Yes, but is Jacob Zuma a proper gangster?
When Jesse James died, his crimes died with him, but Al Capone’s criminal organisation lives on. Where does SA’s president sit on the gangster continuum?
The words make chilling reading. They are placed on the record on page 119 of journalist Jacques Pauw’s new book, The President’s Keepers.
The gangster Glenn Agliotti, organiser of the disorganised killing of Brett Kebble, is talking to business associates Paul de Robillard and Yusuf Kajee about the cigarette smuggling business. One of them recorded the conversation for posterity:
Agliotti: "Get the product [cigarettes] and we will run it. I will give you all the protection in writing. They know I’m a gangster."
Kajee: "Will it be with their blessing?"
Agliotti: "SAPS [the SA police], Hawks, Sars [the SA Revenue Service] all the way down. We already negotiated the whole thing. Three years. That is my retirement. I said, ‘Zuma you are going to pay. I helped you become president or you would have been arrested’."
Kajee: "But he is a genuine guy."
Agliotti: "No, he is fine. He is a gangster like us."
There you have it from the mouth of someone who is something of an expert on the subject of who is or is not a gangster in SA.
So, is Zuma a gangster?
According to Urban Dictionary there are two types of gangster: "wannabes", who hang out on street corners talking tough; and real gangsters, who are "behind organised crime".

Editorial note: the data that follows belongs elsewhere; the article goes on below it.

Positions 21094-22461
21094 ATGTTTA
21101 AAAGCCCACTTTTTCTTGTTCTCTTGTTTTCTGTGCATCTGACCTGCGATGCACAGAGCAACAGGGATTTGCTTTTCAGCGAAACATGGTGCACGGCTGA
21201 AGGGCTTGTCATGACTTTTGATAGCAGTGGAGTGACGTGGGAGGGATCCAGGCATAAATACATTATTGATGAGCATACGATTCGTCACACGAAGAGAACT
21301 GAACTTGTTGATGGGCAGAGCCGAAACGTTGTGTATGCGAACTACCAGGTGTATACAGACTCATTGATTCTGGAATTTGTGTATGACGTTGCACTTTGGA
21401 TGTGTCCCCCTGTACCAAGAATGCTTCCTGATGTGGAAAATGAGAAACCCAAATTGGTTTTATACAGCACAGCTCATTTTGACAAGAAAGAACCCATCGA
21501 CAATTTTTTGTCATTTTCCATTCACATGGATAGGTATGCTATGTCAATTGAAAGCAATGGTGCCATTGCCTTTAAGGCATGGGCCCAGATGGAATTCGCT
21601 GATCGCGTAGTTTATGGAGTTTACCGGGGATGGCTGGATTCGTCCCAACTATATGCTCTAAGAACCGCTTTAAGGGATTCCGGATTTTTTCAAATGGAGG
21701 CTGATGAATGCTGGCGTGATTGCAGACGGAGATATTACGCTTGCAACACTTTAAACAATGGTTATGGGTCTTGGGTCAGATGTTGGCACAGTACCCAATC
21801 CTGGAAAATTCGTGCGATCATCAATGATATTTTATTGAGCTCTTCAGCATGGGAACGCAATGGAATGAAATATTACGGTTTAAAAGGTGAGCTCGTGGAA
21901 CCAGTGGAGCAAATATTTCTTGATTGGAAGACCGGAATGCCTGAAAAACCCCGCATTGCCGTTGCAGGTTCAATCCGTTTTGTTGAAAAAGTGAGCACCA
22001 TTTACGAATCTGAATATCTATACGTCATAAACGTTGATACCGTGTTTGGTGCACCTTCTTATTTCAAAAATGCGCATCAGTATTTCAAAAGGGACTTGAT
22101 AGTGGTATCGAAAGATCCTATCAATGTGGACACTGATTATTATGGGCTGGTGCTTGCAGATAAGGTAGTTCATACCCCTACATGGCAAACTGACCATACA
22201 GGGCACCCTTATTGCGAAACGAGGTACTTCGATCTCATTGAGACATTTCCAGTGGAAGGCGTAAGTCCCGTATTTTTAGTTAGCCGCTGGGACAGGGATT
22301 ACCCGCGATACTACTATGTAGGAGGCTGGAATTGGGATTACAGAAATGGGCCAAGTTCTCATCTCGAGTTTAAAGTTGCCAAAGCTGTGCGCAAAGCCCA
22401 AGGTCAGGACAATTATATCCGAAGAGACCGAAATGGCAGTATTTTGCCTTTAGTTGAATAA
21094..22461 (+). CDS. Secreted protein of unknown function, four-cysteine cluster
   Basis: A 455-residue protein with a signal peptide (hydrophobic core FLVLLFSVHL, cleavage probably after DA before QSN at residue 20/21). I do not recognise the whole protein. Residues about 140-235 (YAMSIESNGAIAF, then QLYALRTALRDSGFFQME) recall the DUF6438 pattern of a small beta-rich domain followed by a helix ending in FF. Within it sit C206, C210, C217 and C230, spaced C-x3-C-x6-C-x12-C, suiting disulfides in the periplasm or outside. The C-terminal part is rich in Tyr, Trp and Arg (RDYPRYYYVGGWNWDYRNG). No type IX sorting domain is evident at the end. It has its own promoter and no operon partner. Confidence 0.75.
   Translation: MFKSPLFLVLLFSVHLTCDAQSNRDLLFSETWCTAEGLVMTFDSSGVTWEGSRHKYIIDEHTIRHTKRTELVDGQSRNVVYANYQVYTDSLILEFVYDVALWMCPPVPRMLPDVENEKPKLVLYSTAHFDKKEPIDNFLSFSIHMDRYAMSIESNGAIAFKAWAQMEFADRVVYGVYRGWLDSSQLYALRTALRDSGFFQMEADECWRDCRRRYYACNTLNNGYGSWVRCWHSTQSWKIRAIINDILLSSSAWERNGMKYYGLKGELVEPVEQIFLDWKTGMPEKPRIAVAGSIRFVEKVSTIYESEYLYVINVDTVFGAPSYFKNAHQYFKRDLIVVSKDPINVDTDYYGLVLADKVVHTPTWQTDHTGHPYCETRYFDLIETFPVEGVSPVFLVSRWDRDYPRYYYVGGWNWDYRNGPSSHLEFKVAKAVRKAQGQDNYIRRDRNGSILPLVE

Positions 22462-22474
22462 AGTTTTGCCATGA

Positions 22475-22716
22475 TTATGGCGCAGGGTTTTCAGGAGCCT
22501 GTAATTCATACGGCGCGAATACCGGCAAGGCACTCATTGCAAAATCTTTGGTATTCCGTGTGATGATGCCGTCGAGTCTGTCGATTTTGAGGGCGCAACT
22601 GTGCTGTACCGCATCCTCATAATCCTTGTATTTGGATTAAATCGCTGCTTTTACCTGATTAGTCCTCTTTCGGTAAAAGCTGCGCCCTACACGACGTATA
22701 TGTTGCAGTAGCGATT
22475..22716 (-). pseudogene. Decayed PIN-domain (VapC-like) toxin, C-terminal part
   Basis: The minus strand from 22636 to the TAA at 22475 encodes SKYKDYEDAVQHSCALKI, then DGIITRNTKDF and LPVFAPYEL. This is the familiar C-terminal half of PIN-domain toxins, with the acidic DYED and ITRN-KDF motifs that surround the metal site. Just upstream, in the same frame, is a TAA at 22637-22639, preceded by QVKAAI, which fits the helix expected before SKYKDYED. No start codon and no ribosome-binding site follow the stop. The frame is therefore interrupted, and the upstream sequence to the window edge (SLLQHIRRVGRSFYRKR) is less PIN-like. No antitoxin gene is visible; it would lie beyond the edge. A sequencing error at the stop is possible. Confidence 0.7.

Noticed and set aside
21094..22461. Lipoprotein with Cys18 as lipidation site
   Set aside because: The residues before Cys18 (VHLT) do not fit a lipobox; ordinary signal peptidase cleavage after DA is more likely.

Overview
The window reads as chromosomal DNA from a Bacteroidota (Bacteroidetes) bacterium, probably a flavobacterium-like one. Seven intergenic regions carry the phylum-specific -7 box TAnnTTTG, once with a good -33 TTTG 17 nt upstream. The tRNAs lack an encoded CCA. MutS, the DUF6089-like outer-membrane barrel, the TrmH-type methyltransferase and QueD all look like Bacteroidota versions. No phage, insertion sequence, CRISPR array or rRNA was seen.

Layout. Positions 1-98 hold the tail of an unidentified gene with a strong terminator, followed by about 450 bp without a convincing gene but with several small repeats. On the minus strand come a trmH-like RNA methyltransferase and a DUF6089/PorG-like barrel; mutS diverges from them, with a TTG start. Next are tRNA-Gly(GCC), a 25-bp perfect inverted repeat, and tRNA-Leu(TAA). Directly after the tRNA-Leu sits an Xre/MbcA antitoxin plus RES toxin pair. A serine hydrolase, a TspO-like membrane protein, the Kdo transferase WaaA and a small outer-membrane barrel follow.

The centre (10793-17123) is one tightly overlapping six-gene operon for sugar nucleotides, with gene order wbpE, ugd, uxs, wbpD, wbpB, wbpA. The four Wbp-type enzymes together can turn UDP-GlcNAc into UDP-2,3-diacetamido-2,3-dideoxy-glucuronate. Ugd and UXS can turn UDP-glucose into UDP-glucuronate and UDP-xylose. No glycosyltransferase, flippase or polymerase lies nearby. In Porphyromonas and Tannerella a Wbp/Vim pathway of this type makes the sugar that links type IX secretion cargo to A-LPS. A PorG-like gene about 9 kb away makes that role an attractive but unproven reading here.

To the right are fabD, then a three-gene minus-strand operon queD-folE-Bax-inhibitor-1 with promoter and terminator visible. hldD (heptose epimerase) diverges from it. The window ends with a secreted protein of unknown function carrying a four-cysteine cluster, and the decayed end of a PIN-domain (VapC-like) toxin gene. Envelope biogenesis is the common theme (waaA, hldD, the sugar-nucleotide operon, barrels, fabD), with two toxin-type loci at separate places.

What Agliotti is describing above would suggest that when he awards Zuma the accolade "a gangster like us", he is talking about organised crime. The scenario he describes is a network of bribed and colluding organisations from "SAPS, Hawks, Sars all the way down" that are going to support the operation of a criminal enterprise.
In Howard Abadinsky’s book, Organised Crime, the definition is further embellished: "Garden variety/conventional crime is different from organised crime."
Jesse James was an ordinary criminal but Al Capone worked at a higher (lower?) level. He was involved with organised crime.
When James died, his crimes died with him, but Capone’s criminal organisation lives on long after his death in 1947.
"Thus perpetuity is a variable that can distinguish organised from conventional crime," concludes Abadinsky.
So where does Zuma — assuming that Agliotti is correct to characterise him as a "gangster" — sit on this continuum?
At the moment, he is an ordinary gangster, but if he is able to ensure that the enterprise Agliotti alleges he is involved with outlives his presidency, he will graduate to the big leagues of "organised crime".
Taking this to its logical conclusion, the ANC will decide Zuma’s ranking in the gangster hierarchy in December.